Objective.—To investigate the relationship of livedo reticularis, an ischemic dermatopathy, and migraine, an ischemic stroke risk factor.
Background.—Livedo reticularis refers to the reddish-blue reticular mottling of the skin resulting from narrowing of small and medium arteries at the dermis-subcutis border. A subset of patients with livedo reticularis develop stroke in the absence of other vascular risk factors, which has been termed Sneddon syndrome. We undertook this prospective study in a non-neurology clinic to delineate further the relationship of livedo reticularis and migraine.
Methods.—Patients in a general dermatology clinic were interviewed for vascular risk factors and history of migraine in accordance with the International Headache Society (IHS) criteria. A dermatologist, not familiar with the interview, recorded the primary dermatological diagnosis and the presence or absence of livedo reticularis on examination.
Results.—Two hundred eighty-one consecutive patients (184 women and 97 men; average age, 52 years) were interviewed and examined. Seventy-five (27%) had migraine (IHS codes 1.1, 1.2) and an additional 18 (6%) had atypical migraine (IHS 1.7). Livedo reticularis was noted in 46 patients (16%), with the frequency higher in women than men (42 [23%] of 184 versus 4 [4%] of 97; P < .0001). The frequency of livedo reticularis in patients with migraine was higher than in those without migraine (24 [26%] of 93 versus 22 [12%] of 188; P = .002), and higher in female than male migraineurs (23 [32%] of 72 versus 1 [5%] of 21; P = .012). In logistic regression analysis of the women, migraine was associated with livedo reticularis (odds ratio [OR], 2.3; confidence interval [CI], 1.08 to 4.71), as well as with stroke (OR, 4.0; CI, 0.87 to 18.21), coronary artery disease (OR, 3.5; CI, 1.16 to 10.33), and deep venous thrombosis (OR, 3.2; CI, 0.98 to 10.32).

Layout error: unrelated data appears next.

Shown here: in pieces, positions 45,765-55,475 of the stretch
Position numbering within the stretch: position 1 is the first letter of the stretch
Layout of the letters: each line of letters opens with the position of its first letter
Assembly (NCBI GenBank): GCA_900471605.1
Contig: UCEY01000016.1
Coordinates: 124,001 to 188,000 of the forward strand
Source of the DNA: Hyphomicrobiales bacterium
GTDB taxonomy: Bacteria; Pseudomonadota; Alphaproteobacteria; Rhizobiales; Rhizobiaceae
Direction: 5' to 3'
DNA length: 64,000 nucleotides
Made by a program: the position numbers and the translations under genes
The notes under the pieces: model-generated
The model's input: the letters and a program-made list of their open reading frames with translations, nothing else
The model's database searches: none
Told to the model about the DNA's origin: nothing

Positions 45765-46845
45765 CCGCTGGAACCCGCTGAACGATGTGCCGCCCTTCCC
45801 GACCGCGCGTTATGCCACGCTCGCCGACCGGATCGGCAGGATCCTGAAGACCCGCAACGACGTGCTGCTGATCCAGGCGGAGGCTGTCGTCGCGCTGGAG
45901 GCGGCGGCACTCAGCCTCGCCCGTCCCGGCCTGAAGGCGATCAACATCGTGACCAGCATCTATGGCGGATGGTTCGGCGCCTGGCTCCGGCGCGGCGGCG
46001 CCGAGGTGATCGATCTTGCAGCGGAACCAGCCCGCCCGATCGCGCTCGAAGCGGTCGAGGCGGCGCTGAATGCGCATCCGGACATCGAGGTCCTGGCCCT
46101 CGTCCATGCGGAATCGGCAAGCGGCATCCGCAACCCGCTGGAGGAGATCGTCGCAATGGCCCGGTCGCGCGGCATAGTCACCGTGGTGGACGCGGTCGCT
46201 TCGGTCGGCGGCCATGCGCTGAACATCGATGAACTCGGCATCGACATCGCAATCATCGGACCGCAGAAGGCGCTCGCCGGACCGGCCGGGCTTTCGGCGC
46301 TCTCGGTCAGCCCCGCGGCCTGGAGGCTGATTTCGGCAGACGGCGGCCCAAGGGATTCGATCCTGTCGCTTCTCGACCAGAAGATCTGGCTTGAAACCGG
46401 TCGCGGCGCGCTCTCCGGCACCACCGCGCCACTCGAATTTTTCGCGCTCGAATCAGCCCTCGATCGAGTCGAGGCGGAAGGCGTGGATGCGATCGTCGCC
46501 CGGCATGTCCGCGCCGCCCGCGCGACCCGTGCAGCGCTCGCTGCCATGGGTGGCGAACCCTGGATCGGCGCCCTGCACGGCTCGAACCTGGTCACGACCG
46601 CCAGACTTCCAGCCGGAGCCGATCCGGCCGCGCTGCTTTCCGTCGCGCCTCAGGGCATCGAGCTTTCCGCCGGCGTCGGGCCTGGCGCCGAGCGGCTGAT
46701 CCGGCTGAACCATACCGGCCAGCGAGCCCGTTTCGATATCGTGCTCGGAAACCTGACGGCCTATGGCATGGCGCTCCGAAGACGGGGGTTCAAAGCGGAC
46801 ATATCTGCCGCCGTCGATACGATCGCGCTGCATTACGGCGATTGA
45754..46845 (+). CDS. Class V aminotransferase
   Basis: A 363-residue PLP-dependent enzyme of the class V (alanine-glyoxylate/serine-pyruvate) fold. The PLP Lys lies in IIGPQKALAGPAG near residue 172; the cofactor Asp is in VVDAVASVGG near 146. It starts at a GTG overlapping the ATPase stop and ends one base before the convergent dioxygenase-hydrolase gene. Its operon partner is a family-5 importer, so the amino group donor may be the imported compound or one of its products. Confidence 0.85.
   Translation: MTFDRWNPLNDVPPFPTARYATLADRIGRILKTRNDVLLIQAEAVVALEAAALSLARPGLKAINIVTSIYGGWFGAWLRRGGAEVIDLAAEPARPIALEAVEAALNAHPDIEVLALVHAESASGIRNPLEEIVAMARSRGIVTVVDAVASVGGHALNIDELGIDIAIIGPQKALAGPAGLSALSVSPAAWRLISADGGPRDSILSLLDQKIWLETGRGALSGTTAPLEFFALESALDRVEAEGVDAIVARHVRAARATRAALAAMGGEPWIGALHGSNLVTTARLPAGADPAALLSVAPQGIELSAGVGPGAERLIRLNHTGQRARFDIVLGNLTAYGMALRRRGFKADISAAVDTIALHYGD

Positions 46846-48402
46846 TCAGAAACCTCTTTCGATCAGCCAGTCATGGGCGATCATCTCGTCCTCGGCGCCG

Conclusions.—In women, migraine is associated with stroke, coronary artery disease, deep venous thrombosis, as well as livedo reticularis, a dermatopathy which has been pathologically linked to cerebral vasculopathy. Whether migraineurs with livedo reticularis compose a subset at higher risk of thrombosis, including stroke, deserves further investigation.